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You might not notice a snapping turtle at the bottom of a waterway until she strikes at prey with powerful jaws at the end of a neck that extends nearly the length of her body. She'll mate during spring or autumn, retaining her mate's sperm in her reproductive tract for up to several years. When conditions are suitable, she'll leave the water to lay eggs the size of ping-pong balls as far as a quarter-mile away.
Leave Them Alone
Buried in a bottle-shaped hole 6 to 8 inches deep, the eggs develop in 55 to 125 days. The mother abandons the nest immediately after laying the eggs and covering them over. If you should uncover a nest, the best course of action for keeping the eggs alive is to gently cover them over again and let nature take its course. If the eggs are in danger from predators, you can gently remove them to a safer area, taking care not to shake or rotate them.
Make Sure They're Alive
Before removing the eggs from the nest, mark the top of each egg with a nontoxic marker so you can keep them in the same position as they were laid. Candle the turtle eggs by holding them up to a bright light -- such as a pen flashlight -- in a dark room. The light will illuminate a web of blood vessels in a newly laid egg and will show the dark form of an embryo as development progresses. Eggs that show neither embryo nor blood vessels is not fertile and should be discarded.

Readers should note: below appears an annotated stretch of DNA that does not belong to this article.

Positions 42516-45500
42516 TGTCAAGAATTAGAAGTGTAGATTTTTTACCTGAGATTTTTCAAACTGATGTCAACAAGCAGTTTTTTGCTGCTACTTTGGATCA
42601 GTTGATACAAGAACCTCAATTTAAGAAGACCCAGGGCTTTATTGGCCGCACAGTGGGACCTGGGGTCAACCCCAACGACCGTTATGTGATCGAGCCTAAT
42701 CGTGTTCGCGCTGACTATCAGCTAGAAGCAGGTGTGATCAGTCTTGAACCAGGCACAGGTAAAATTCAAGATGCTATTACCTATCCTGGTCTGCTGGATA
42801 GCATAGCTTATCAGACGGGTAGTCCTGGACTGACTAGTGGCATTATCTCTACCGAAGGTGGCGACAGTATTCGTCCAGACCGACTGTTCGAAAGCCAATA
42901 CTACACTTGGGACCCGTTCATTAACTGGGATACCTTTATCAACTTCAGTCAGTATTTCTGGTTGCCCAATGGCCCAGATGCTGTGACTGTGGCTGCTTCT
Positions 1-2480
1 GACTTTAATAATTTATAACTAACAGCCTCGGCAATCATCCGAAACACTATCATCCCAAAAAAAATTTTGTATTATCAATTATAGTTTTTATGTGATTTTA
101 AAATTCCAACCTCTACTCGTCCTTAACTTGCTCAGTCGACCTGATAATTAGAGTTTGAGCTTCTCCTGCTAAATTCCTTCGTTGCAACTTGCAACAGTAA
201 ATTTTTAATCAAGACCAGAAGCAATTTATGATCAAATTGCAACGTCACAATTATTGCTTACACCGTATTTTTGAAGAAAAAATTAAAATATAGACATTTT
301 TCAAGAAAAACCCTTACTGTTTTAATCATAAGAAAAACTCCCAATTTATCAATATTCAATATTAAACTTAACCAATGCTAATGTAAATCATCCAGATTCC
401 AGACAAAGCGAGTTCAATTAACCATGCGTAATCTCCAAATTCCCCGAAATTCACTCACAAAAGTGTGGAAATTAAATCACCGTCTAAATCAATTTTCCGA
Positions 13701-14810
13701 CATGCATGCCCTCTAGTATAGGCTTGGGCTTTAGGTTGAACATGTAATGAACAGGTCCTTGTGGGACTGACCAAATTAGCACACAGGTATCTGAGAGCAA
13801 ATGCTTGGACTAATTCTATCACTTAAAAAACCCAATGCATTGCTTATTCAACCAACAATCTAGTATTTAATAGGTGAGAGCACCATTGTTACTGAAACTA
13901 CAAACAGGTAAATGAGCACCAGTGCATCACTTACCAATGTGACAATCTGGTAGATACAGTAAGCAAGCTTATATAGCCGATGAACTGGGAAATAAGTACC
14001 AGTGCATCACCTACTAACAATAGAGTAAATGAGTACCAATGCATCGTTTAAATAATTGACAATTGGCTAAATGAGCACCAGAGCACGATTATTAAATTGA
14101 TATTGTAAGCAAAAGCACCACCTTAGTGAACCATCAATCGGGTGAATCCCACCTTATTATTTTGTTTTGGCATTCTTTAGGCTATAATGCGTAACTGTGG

Build an Incubator
Incubating your eggs can be as simple as placing them in a sand-filled bucket in a warm area of your home or building an incubator to keep the eggs at a precise temperature. Fill a 5-gallon aquarium with 7 to 8 inches of sand to house the eggs and place the entire aquarium inside a 10-gallon aquarium. Fill the outer aquarium with water, maintaining it at the desired temperature with an aquarium heater. Place an additional thermometer in the sand to monitor egg temperature. Keeping the eggs at 68 degrees produces only female turtles, while temperatures at 73 to 75 degrees produce only males. Keep eggs at 70 to 72 degrees for a mix of both genders.
Plan for Hatchlings
While it's unlikely that all 20 to 30 eggs in a clutch of eggs will hatch, you may find yourself with a dozen or more hungry little mouths at the end of the 2- to 3-month incubation. Newly hatched turtles are the size of a quarter at hatch, and grow to about 6 inches long in their first year. A 10-gallon aquarium can house two to three hatchlings, provided you supply adequate filtration, water as deep as their shell is long and a basking area to get out of the water. If you choose to release them back into the wild before they have a chance to increase their size, realize the babies may fall prey to raccoons, skunks, birds and frogs.
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